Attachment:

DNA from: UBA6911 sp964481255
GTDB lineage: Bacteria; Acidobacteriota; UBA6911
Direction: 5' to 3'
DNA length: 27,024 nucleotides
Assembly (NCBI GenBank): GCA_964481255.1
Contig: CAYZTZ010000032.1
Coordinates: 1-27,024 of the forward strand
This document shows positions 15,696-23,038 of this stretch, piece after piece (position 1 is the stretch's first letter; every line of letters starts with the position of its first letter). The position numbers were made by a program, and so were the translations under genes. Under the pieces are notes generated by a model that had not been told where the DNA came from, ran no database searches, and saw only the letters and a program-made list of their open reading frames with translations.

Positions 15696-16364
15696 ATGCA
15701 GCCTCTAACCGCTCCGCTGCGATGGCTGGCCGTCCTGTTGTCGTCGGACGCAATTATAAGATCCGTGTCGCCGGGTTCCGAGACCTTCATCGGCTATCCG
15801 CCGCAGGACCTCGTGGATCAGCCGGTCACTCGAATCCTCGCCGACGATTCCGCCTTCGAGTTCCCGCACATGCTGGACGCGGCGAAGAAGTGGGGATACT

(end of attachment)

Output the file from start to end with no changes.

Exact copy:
DNA from: UBA6911 sp964481255
GTDB lineage: Bacteria; Acidobacteriota; UBA6911
Direction: 5' to 3'
DNA length: 27,024 nucleotides
Assembly (NCBI GenBank): GCA_964481255.1
Contig: CAYZTZ010000032.1
Coordinates: 1-27,024 of the forward strand
This document shows positions 15,696-23,038 of this stretch, piece after piece (position 1 is the stretch's first letter; every line of letters starts with the position of its first letter). The position numbers were made by a program, and so were the translations under genes. Under the pieces are notes generated by a model that had not been told where the DNA came from, ran no database searches, and saw only the letters and a program-made list of their open reading frames with translations.

Positions 15696-16364
15696 ATGCA
15701 GCCTCTAACCGCTCCGCTGCGATGGCTGGCCGTCCTGTTGTCGTCGGACGCAATTATAAGATCCGTGTCGCCGGGTTCCGAGACCTTCATCGGCTATCCG
15801 CCGCAGGACCTCGTGGATCAGCCGGTCACTCGAATCCTCGCCGACGATTCCGCCTTCGAGTTCCCGCACATGCTGGACGCGGCGAAGAAGTGGGGATACT